Norges musikkhøgskole Norwegian Academy of Music
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A lib­er­at­ing music therapy

A qualitative study on music therapy in the meeting with Norwegian compulsory mental healthcare

About the thesis

This study asks what music therapy can be for service users within compulsory mental healthcare. As a humanistic and recovery-oriented approach, Norwegian music therapy may be viewed as part of a social-academic movement that aims to enhance the participants’ possibilities for action, and Norwegian work ethical guidelines stress that music therapists should support self-determination for the service user. These values, however, are challenged when working within cultures of involuntary treatment.

Today we witness changes within the mental health care in Norway regarding both compulsory treatment and the emphasis on alternatives to medications. At the same time music therapy is on its way to be established within mental healthcare across the country. It is important that music therapists are educated about coercion and aware of their attitudes when they are positioned within discourses historically characterized by different coercive measures.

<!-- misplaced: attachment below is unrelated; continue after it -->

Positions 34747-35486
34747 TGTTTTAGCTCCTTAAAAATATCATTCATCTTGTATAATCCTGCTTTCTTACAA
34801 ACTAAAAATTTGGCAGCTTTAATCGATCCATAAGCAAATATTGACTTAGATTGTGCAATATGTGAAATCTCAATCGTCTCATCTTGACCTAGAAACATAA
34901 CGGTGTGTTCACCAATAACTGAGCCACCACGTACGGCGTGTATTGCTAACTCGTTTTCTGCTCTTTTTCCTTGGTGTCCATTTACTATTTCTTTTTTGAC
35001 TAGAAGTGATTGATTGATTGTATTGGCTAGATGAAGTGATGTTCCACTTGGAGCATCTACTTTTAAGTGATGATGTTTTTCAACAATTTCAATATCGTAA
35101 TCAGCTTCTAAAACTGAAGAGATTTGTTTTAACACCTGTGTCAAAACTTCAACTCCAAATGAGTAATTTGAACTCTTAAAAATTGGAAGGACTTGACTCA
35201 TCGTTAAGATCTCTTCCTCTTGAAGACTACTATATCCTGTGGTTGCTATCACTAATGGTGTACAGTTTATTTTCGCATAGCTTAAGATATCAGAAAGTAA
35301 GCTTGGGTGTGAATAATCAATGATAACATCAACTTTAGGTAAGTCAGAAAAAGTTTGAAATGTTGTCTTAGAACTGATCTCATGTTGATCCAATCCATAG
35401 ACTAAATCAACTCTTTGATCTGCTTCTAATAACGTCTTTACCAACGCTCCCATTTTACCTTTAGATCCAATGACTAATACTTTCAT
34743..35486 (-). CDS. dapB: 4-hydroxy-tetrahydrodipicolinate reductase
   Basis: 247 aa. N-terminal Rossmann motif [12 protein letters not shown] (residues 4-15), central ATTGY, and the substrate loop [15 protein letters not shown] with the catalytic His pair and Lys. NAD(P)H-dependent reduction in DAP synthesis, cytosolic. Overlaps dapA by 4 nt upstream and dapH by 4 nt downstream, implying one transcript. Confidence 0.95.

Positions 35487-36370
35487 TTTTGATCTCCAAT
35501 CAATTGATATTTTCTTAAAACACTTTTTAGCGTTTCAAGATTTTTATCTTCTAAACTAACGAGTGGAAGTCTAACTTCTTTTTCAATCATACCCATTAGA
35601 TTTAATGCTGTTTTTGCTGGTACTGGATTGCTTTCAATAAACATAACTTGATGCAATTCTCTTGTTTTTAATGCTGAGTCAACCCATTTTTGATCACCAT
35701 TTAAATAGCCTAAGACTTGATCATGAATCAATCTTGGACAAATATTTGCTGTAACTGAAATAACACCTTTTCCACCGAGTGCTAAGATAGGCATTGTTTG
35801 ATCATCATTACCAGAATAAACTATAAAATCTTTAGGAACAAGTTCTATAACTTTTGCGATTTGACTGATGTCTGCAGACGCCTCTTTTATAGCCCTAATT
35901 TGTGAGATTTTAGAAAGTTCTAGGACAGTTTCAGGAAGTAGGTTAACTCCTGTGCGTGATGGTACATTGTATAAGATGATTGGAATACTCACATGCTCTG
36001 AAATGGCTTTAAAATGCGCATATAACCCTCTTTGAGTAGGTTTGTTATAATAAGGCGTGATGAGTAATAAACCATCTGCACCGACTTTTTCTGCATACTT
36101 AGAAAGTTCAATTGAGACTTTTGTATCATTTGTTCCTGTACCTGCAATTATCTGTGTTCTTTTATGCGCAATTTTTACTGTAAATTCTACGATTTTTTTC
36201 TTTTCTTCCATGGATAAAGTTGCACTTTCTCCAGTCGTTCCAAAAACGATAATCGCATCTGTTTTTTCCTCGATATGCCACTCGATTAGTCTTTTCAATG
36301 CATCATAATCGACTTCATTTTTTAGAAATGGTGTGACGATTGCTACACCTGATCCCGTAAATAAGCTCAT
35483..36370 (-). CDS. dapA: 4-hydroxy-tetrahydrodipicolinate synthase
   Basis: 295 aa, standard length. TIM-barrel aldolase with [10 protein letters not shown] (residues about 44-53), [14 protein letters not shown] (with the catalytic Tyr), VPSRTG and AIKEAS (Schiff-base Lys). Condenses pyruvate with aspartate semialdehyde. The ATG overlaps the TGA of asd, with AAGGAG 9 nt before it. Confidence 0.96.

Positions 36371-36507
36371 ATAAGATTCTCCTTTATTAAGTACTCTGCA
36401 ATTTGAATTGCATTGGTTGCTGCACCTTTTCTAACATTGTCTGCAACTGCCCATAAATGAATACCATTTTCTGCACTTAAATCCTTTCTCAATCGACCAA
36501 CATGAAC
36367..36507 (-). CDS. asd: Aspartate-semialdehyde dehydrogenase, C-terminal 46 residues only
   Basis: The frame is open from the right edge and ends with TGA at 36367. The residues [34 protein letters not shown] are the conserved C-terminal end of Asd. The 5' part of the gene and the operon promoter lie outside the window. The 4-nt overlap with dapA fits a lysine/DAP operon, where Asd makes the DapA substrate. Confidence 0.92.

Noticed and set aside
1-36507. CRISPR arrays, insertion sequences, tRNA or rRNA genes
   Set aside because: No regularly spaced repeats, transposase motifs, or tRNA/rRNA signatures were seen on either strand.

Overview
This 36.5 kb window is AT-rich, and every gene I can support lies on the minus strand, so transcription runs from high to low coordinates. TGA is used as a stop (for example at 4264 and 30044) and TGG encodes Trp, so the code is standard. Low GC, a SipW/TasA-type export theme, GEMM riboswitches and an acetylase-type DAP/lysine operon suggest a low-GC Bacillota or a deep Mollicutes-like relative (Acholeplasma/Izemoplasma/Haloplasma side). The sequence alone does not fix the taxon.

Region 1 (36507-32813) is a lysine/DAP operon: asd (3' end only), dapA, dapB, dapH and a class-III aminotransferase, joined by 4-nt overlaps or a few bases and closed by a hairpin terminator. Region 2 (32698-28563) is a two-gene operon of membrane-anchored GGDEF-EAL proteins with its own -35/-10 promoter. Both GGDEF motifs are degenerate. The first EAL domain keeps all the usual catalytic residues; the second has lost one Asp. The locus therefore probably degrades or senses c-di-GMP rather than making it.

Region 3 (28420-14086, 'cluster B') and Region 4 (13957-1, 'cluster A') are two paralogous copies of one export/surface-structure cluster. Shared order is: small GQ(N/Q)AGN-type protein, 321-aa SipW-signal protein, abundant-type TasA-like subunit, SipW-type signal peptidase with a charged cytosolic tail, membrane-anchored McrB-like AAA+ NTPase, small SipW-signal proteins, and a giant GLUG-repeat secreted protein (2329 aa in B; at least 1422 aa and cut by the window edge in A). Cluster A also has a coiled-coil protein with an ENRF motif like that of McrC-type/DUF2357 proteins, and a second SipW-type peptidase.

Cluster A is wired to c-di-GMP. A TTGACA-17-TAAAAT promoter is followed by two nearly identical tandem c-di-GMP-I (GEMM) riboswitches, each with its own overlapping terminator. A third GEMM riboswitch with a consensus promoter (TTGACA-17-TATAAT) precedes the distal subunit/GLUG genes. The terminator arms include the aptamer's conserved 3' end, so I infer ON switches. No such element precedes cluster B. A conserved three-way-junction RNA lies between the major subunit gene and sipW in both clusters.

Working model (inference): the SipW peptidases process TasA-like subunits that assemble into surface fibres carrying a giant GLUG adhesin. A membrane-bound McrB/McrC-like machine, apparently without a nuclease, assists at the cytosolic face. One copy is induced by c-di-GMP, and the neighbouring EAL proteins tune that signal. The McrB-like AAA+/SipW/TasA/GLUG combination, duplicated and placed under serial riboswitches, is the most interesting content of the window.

Previous research on user experiences points at self-determination and freedom within music therapy as important aspects of music therapy within mental health care and in adjacent practices. Also, previous research teaches us that people with low motivation for treatment may profit from music therapy and that music therapy can be experiences as something else than other treatments. The overarching research question for this study is: ‘What can music therapy be for service users within compulsory mental healthcare?

The researcher works through a humanistic perspective on music therapy, which includes notions from recovery-oriented music therapy, resource-oriented music therapy, and community music therapy. A postmodernism-informed critical perspective has influenced this study. Especially Foucault’s notion on discourse have impacted the author’s understanding of attitudes and practices within modern mental healthcare; the status quo of mental healthcare is not necessarily the result of a knowledge-based approach, but also a result of ruling discourses.

Dis/ability-studies is a perspective that seems to go well with both the humanistic perspective on music therapy and a postmodernism-informed critical understanding of the community; this perspective also aligns with the Convention on the Rights for Persons with Disabilities that is used to point at the relationships between society and individual health, and to stress the importance of maintaining human rights for persons with mental health challenges. Notions from critical psychiatry and notions about positive and negative liberties are also part of the researcher’s foundation for discussing music therapy within compulsory mental healthcare.